Kobe Bryant’s impact on the game of basketball and the people who have a passion for it has been incalculable, and his sudden death at 41 following a helicopter crash that killed his 13-year-old daughter Gianna and seven others near Los Angeles Sunday put into perspective just how much Bryant mattered to those who have been Ivy League hoopsters.
ITHACA, N.Y. – Cornell limited Columbia guards Jack Forrest and Mike Smith to a combined 7-for-32 shooting night as the Big Red took down the Lions, 62-50, at Newman Arena to pick up their first Ivy League win and first Division I win since Nov. 5.
The Big Red (4-11, 1-1 Ivy) were led by a balanced attack on offense while limiting the Lions (6-11, 1-1) to 32% shooting on defense. That was mainly due to Bryan Knapp’s all-around effort for the Big Red. He was tasked with guarding Mike Smith, who scored just 15 points on 5-for-23 shooting.
“We were just forcing him left, [isolating] him as much as we could, just team defense,” said Knapp. “We knew if we could shut him down, that was it. The last five minutes, the gameplan was ‘Bryan, don’t let him get the ball.'”
Columbia built an early lead and avoided a late-game collapse, as the Lions opened the Ivy schedule with a convincing 75-61 victory over Cornell Saturday at Levien Gym.
The Big Red (3-11, 0-1 Ivy) started out strong, shooting 57% by the first media timeout, to take a quick 12-9 lead. Unfortunately for the visitors, the Lions (6-11 overall, 1-0) limited Cornell to 14% shooting over the next 14-plus minutes. The Columbia offense, meanwhile, was clicking on all cylinders, shooting 67% from two, 50% from three and 71% from the free throw line to take a commanding 48-29 halftime lead.
HAMILTON, N.Y. – The Columbia Lions struggled to piece together stops and allowed the Colgate Raiders to shoot 53% from the field in an 89-71 matinee loss to the reigning Patriot League champs Sunday.
“We mixed and messed up some coverages, [and] they passed the ball really well so they picked on us when we messed up a coverage,” said Columbia head coach Jim Engles.
Mike Smith put Columbia on his 5-foot-11 frame and carried it to a much needed 68-64 victory over Lehigh Saturday afternoon at Levien Gym. The senior leader had 30 points, six assists (with only two turnovers), and drew 10 Lehigh fouls, five in each half.
“I just kind of mixed it up, I shot the three, got to the rim, hit a couple of pull-ups,” Smith said. “I just tried to change up the game, if I can score at all three levels, it’s kind of hard to stop it.”
No one ever said Columbia’s road trip, down to Virginia and back up to St. John’s, was going to be easy.
Columbia sits 1-2 after its first three games, notching its first win of the season in the home opener against Binghamton. A tumultuous preseason saw the team lose Gabe Stefanini (foot) for several months and Patrick Tapé (intention to graduate transfer) for the season. At Wake Forest, Columbia saw a late four-point lead dissipate and disappear for the team’s second consecutive 65-63 loss. In the home opener, however, the Lions comfortably topped Binghamton 75-63 for their first tally of the season in the win column.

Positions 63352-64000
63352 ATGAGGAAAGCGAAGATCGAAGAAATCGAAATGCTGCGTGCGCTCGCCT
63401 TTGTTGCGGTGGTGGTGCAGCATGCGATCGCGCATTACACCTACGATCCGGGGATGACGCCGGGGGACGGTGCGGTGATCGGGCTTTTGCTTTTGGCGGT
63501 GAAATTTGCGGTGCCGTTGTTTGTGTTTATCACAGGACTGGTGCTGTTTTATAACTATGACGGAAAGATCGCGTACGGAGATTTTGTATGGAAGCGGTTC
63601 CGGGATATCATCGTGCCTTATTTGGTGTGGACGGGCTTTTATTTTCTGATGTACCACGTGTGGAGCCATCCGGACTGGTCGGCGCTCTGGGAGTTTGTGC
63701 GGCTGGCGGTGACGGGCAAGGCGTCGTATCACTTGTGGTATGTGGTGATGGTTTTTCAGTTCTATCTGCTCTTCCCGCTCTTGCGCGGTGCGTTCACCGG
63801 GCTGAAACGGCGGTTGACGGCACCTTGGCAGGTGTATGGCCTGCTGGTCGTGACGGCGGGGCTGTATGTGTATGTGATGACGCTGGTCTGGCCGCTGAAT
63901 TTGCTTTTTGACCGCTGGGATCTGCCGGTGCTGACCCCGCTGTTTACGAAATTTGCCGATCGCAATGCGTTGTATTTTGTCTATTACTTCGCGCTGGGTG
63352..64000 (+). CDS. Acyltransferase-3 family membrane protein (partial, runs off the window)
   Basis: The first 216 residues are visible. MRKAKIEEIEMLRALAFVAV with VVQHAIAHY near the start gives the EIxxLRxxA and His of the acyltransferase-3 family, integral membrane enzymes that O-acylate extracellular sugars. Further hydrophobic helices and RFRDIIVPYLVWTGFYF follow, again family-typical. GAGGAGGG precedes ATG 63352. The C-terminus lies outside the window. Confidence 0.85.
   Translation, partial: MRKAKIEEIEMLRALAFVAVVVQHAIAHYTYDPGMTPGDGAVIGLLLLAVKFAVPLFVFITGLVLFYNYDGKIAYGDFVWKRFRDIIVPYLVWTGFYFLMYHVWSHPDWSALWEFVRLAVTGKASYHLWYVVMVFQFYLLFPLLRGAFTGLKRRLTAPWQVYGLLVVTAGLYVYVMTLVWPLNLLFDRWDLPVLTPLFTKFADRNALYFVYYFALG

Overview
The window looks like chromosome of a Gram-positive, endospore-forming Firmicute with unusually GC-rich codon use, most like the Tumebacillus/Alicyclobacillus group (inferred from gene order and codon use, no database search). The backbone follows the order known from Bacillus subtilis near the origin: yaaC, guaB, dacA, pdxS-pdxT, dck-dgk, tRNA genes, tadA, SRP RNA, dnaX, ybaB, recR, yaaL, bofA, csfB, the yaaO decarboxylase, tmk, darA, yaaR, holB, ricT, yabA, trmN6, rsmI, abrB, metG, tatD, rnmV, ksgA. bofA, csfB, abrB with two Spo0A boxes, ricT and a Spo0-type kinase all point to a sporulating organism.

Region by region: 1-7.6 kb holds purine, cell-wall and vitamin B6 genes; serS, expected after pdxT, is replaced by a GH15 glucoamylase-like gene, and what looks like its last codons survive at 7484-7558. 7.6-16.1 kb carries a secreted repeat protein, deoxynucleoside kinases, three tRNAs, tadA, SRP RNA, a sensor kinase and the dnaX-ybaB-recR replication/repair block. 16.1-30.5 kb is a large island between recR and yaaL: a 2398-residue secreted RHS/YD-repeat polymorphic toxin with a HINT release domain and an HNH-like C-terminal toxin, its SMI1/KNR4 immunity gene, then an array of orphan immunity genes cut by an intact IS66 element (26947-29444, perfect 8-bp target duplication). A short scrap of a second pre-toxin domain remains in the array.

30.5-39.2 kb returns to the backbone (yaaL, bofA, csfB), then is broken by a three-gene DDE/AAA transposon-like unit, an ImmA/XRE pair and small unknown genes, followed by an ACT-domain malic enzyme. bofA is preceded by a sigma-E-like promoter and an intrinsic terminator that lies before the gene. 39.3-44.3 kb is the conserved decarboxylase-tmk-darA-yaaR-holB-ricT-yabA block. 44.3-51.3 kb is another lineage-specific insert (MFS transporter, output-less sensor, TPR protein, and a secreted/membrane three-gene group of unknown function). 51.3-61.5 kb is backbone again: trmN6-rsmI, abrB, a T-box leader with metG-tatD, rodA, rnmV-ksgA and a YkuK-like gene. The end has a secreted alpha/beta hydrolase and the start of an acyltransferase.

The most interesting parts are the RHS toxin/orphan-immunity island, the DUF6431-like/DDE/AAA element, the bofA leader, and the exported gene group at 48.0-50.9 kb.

What’s been driving Columbia’s competitive start to the season?
A respectable .500 winning percentage in the Ivy League, buoyed overall by solid nonconference wins. A close game at Harvard in early March, in the thick of the title race. Yale, conference champions, with Harvard the runner-up and Columbia not far behind. Sound plausible?
It was more than plausible in 1901-02, the Ivy League’s first basketball season, which began shortly after Harvard topped Yale for the year’s football title (a “fitting climax to a season of surprizes,” as the Daily Princetonian put it). Only 10 years after James Naismith cast a ball into the first stationary peach basket, Columbia began its varsity intercollegiate basketball competition. The Lions are still going strong even after the addition of three “new” teams to the conference since its inception.
Going into year 119, here’s everything you need to know about the Columbia Lions men’s basketball team heading into the season.
The biggest story of the off-season was Miye Oni being selected in June’s NBA Draft. The Yale junior and reigning Ivy Player of the Year decided to leave school early and leave his name in the draft. Despite falling to the late second round, a perilous spot to making an NBA roster, Oni impressed in the Summer League and earned a guaranteed contract with the Utah Jazz. He is playing just as well in the pre-season and looks to be a real steal for the Jazz.
- The Dartmouth men have completed its staff for the 2019-2020 season with the hiring of Steve Ongley as an assistant coach. Ongley spent last year on Jim Engles’ staff at Columbia, where he worked with the front court players. Prior to that, he was an assistant for four years at Colby College, the alma mater of Big Green head coach Dave McLaughlin.
Ongley replaces John Andrzejek, a Columbia graduate and one-time Lions student manager who joined former boss Kyle Smith’s staff at Washington State. There has been no announcement from Columbia for its replacement of Ongley.
- Princeton women’s coach Carla Berube finished the hiring of her new staff, with the announcement of Helen Tau as director of basketball operations. Tau, a 2014 graduate of the University of Texas who was a walk-on in her senior year, spent 2014-2016 as a graduate assistant for the Longhorns and then worked for Georgetown as director of video operations the last two seasons.
Tau replaces Jessica Imhof, who went to the University of North Carolina to join former Tigers coach Courtney Banghart.